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How Are Hackers Sneaking Past Your Automated Systems?

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Many organizations today rely on preventive software and automation to keep cybersecurity threats at bay. Unfortunately, it’s just not enough to keep hackers away.

Human error and exploited vulnerabilities make network breaches a matter of when more than a matter of if. Cybersecurity experts fight a losing game when they focus solely on prevention.

Hackers bypass preventive tools every day. They add new tricks to their skill sets, and as hacking becomes easier, cybersecurity becomes more difficult (but far more critical). You have to know exactly what to search for to ensure that hackers have a hard time slipping through the cracks undetected.

How Hackers Evade Detection

The first goal of any hacker is to gain access to the network or machine. While automated systems like firewalls and antivirus software are good at keeping most malicious activity out, hackers are persistent and determined. They have many tricks up their sleeve. They’re skilled at evading preventive security measures to lay the foundations that will open the door for their black hat activities.

One technique they use is persistence. Attackers create persistent footholds as a way to maintain their access across restarts and reboots. It’s usually their first goal after initial access.

Getting that access usually makes a lot of digital noise. This is easy to spot if a network or endpoint is being monitored. Instead, hackers will abuse legitimate applications and processes to slip through the back door undetected. And once they’re inside, they establish a quiet foothold and plan their next move.

Hackers often use autorun files to establish a foothold. Autoruns start automatically when you power up your computer. Most autoruns are inherent to and necessary for your operating system. That’s what makes them the perfect hiding spot.

Once a hacker has access, they want to evade detection for as long as possible. The foothold files they install might not do anything right away, but they act as a stub for later payloads.

If your automated security scans it, it might not find anything suspicious. So, it will just move on, thinking it’s just a defunct or dormant file. This keeps it hidden from detection, but the actual malware is bundled up in layers and will still detonate inside your machine or network.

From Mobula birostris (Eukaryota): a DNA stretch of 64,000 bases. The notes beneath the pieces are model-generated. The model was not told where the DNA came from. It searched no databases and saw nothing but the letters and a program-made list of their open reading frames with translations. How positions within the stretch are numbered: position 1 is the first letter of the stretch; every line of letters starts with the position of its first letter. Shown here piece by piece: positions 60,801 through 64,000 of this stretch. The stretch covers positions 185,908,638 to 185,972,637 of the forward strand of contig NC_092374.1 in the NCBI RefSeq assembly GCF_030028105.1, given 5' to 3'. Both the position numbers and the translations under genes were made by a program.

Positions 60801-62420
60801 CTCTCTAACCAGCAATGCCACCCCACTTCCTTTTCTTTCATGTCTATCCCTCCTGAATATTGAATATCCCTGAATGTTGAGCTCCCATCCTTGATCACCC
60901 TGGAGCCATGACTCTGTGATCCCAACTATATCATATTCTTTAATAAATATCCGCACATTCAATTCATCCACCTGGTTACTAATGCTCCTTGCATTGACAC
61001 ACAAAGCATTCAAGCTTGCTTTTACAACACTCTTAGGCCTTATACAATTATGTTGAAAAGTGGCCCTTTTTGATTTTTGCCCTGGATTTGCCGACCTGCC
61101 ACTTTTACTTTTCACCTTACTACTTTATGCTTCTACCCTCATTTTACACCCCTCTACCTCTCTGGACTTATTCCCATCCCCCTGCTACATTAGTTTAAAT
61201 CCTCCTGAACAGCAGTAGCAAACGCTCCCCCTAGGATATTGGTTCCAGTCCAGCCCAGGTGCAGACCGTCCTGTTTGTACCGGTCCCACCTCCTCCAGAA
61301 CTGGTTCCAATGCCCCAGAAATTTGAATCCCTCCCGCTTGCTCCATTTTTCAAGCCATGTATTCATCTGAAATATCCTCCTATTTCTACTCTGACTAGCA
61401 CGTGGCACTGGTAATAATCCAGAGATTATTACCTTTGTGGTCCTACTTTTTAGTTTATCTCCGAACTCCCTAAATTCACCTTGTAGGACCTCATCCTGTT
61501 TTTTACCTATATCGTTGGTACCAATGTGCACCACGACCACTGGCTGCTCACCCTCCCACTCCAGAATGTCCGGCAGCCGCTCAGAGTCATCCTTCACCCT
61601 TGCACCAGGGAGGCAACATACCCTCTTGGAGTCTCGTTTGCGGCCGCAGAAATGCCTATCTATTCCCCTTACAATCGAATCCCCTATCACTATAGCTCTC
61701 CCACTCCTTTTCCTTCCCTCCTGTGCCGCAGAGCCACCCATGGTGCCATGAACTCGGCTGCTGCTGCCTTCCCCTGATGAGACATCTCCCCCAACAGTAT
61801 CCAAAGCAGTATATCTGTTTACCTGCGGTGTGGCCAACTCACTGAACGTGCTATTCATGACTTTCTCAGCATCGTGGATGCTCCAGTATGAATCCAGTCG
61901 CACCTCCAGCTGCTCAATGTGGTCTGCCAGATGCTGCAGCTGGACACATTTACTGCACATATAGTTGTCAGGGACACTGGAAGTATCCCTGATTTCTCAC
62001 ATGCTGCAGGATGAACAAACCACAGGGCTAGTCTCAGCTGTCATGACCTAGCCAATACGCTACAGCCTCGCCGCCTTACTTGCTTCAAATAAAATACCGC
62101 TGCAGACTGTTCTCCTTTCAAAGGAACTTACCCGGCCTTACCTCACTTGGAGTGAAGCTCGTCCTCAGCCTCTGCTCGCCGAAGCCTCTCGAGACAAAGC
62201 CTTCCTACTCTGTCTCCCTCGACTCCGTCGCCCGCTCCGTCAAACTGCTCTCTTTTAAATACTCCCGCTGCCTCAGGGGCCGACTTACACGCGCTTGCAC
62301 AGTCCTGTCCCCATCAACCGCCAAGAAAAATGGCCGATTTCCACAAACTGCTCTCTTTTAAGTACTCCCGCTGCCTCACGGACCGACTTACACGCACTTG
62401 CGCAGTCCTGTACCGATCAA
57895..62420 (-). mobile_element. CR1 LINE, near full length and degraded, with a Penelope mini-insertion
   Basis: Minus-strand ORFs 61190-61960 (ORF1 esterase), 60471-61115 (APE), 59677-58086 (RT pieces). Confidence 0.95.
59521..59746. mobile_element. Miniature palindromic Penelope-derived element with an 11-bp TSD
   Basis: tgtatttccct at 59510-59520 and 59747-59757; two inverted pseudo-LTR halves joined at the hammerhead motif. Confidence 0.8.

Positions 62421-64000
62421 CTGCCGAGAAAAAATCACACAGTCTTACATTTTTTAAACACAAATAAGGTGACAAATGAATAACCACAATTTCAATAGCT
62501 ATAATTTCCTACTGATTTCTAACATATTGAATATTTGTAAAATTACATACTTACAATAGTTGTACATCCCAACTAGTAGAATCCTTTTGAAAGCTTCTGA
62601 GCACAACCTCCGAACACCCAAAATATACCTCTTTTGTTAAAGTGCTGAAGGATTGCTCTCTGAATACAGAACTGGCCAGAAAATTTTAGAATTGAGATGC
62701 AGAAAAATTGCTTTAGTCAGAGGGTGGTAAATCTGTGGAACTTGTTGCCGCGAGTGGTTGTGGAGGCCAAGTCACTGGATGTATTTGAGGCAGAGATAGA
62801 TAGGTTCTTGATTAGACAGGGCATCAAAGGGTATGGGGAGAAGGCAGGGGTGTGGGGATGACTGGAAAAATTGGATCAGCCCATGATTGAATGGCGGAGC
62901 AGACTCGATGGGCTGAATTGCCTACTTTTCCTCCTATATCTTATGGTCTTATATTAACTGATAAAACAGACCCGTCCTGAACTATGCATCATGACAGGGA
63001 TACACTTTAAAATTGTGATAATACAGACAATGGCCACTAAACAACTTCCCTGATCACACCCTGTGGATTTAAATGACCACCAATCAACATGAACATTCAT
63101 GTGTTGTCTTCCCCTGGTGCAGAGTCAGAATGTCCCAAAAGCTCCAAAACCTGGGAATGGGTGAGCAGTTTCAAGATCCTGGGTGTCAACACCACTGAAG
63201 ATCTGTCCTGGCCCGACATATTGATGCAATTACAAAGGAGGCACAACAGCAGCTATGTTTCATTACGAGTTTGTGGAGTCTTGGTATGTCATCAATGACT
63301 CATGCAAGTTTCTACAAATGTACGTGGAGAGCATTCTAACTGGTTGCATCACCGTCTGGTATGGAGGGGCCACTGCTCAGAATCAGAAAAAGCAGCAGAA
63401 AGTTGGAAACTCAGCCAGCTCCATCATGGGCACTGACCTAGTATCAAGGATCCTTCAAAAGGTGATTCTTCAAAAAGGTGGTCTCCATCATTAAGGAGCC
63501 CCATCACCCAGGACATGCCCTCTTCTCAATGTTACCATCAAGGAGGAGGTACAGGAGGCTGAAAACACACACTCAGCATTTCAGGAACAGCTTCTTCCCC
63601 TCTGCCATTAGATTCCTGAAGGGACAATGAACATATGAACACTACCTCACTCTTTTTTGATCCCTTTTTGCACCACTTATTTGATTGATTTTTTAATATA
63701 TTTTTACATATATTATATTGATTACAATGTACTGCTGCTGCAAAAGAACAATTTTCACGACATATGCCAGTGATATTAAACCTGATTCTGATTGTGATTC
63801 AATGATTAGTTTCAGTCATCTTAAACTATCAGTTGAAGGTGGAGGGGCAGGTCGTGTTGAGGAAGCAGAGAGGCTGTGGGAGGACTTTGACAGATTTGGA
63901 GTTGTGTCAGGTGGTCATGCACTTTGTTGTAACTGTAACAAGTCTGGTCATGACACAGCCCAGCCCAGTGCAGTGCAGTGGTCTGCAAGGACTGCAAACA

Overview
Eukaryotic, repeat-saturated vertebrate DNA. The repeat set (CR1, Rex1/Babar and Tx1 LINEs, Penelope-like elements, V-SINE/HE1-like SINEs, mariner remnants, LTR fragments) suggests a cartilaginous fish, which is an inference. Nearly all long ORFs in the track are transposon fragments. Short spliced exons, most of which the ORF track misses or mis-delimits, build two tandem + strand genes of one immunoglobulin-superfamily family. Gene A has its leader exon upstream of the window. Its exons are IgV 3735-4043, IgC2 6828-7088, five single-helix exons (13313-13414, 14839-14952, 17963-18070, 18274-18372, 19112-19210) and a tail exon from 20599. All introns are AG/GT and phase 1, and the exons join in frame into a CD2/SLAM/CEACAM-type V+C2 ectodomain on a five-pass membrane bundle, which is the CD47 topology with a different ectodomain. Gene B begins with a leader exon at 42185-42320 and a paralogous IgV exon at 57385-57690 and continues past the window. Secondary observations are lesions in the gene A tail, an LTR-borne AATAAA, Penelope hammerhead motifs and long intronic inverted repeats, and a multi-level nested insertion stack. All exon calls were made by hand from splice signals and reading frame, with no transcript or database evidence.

This is where automated threat detection fueled by human threat hunters provides the missing piece of the puzzle. Humans have the contextual awareness to pick up on the suspicious run keys, code, file extensions or any other shady tactics that automation-only tools might miss.

Watch the video below to hear from one of our human threat hunters how hackers are sneaking past automated security—and what you can do about it.

Deploying Countermeasures as Part of Your Managed Detection and Response Strategy

Protecting your IT environments generally means prevention, but you need more than prevention to fully protect you and your customers. You need to go full circle and adopt all five phases of the NIST Cybersecurity Framework.

NIST Framework
  • Identify: Develop the organizational understanding to manage cybersecurity risk to systems, assets, data, and capabilities.
  • Protect: Develop and implement the appropriate safeguards to ensure delivery of critical infrastructure services.
  • Detect: Develop and implement the appropriate activities to uncover and expose potential threats or indicators of a cybersecurity incident.
  • Respond: Develop and implement the appropriate activities to take action regarding a detected cybersecurity event.
  • Recover: Develop and implement the appropriate activities to maintain plans for resilience and to restore any capabilities or services that were impaired due to a cybersecurity event.

As you can see, a layered approach is foundational to guarding your SMB clients. But here’s the hard truth: hackers only have to find a single flaw to sneak in and implant their foothold. Then, they can secretly come and go as they please until they move to the exploitation or exfiltration phase.

To counter their hidden footholds and malicious autoruns, your security team needs threat hunters who specialize in managed detection and response. These skilled threat hunters can analyze, investigate, reverse engineer and uncover malicious activity that would otherwise have gone undetected.

The key to threat hunting is contextual awareness. Some forms of obfuscation or evasion techniques can easily slip past an automated solution. But a real human being can look for those breadcrumbs to flag suspicious files and programs while leaving required programs alone to do their job.

Hunting Down Footholds with Huntress

Huntress specializes in threat detection and response. Our SOC team focuses on rooting out footholds and ransomware because we believe they are the biggest threats to your protected environments. We also help you find external-facing vulnerabilities like hidden RDP services that are publicly accessible and close them down.

Our cybersecurity platform is specifically designed for MSPs and VARs who service SMBs. It includes the following methods of managed endpoint detection and response:

Ready to see the platform for yourself? Sign up for a free trial today.

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